Next year's presidential election will be the first since Russian hackers targeted US elections three years ago, and it is almost certain that outside actors will try again.
So how secure are our election systems?
During a Rochester visit, the state's top election official, Minnesota Secretary of State Steve Simon, said he can't give a "100 percent guarantee" that "nothing bad will happen, but we have done everything we can to minimize the risk."
Although politics delayed Minnesota's access to federal funds for election security (it was the last state to get them), once it got the money, it was used to bolster staffing and implement recommendations by U.S. intelligence services.
"This is a race without a finish line," Simon said during a meeting of the Post Bulletin editorial board.
Fortifying the system
U.S. intelligence has warned that efforts to target and undermine U.S. elections will continue, and those efforts won't just originate from Russia but could come from other nations or even non-state actors.
A team of trouble-shooters brought in to find vulnerabilities in the state's election system produced a raft of recommendations to fortify the system. A cyber-navigator was also hired to serve as a liaison with election officials at the city and county level.
"They're expensive. Congress, to its credit, recognized that," Simon said about implementing the improvements.
Simon called the 2016 presidential election a "watershed moment," profoundly changing the way election officials do their job. No one asked about cyber security-related election issues when he ran in the 2016 election. Now it's the dominant issue.
He said some states are now regretting the decision made years ago to adopt touchscreen-only voting, which leaves no paper trail.
Legislation authored by Democrat U.S. Sen. Amy Klobuchar would mandate that all states use paper ballots, but the bill has been blocked from consideration by GOP Senate Majority Leader Mitch McConnell.
Minnesota was one of 21 states whose election systems were targeted by Russian-affiliated hackers before the 2016 election. It's not clear why Minnesota was targeted, but the breach failed.
"The good news is that we kept the bad guys out, and nothing happened," Simon said.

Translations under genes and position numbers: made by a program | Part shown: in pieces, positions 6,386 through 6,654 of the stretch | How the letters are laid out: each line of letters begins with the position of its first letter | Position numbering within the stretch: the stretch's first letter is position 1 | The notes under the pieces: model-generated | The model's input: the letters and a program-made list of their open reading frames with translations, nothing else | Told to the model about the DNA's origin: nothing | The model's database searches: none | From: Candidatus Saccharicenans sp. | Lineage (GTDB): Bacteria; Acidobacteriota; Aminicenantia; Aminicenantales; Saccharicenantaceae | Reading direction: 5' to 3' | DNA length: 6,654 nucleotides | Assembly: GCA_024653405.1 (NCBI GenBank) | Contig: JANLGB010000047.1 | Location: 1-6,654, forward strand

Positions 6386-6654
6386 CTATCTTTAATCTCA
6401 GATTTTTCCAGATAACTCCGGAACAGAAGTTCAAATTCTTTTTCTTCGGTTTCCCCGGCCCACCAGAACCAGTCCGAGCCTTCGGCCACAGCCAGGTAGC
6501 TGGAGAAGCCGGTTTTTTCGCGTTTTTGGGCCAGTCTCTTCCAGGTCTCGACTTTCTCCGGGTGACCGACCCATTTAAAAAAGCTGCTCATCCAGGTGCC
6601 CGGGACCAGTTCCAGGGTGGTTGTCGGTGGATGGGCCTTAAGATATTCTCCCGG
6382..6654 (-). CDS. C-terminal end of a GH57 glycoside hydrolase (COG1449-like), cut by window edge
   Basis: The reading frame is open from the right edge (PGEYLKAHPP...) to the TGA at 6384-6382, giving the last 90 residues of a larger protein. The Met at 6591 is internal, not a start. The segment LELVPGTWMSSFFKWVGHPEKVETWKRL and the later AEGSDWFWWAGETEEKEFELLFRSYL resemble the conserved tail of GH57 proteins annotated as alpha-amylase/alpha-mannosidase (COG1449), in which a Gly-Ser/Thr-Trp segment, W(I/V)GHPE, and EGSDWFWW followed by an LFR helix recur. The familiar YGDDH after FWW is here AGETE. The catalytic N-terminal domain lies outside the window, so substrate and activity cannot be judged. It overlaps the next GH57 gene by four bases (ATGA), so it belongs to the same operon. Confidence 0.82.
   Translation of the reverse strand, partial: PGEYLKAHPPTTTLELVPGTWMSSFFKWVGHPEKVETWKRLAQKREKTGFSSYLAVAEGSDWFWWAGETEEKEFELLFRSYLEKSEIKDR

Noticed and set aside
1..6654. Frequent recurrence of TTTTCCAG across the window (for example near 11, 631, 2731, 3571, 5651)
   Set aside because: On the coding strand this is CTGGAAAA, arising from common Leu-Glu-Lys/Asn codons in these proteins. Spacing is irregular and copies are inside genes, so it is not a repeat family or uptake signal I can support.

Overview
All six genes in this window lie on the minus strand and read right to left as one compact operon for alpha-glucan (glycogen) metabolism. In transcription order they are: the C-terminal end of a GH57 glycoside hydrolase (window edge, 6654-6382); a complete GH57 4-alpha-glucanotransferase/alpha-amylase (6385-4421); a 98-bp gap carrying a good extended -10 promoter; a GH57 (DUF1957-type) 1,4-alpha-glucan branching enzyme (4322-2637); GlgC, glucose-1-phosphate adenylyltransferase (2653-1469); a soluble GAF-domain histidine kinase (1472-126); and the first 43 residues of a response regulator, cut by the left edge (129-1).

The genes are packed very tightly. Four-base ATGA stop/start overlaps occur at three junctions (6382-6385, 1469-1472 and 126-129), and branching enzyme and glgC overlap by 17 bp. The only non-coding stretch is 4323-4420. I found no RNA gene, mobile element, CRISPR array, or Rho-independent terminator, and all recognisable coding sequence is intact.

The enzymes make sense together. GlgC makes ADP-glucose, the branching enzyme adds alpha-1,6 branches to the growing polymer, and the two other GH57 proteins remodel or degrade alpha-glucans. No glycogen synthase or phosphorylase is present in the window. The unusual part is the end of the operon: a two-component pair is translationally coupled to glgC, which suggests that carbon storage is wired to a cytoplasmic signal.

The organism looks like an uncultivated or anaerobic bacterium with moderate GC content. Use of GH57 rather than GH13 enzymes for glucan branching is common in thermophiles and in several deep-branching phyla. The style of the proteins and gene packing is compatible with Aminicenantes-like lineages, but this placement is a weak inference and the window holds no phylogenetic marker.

Primary over caucus
One big change in the upcoming presidential election: For the first time since the 1950s, the state will nominate candidates through a presidential primary rather than through the party caucus system. The Legislature made the change in 2016 after it saw how caucuses were disenfranchising people.
"Caucuses were the victims of their own success," Simon said. "Turnout in some places was so large and overwhelming that people were turned away or turned off. It was chaotic."
The primary will be held March 3, but voters can begin voting absentee on Jan. 17
Running a primary will entail greater costs, estimated at nearly $12 million. Part of the rising costs, in addition to hiring more election staff, stem from the fact that two marijuana legalization parties achieved major party status in the last election, bringing the number of major parties in the state from two to four.
One problematic aspect of the presidential primary is the "data issues" it has created, Simon said
Unlike an August primary or general election, where the party one votes for is kept secret, voters will have to select a party ballot to vote in the nominating contest. And the major parties will have access to those lists and know which party each person voted for.
The original legislation passed in 2016 made that information public, but the Legislature later tweaked the law to keep it private.
The four major parties will not only have access to their list but the lists of the three other parties. And that may rub some voters who want their political sympathies kept private the wrong way. Simon said he would like to keep the information totally private and out of the hands of the parties.
But the two major parties pushed hard for access to the lists, even threatening to withhold recognition of Minnesota's delegates at the national conventions.
He said he wanted voters to be aware of this wrinkle even if leads to lower turnout.
"We just want to make sure that people go in aware, and no one feels tricked or ill-informed," Simon said.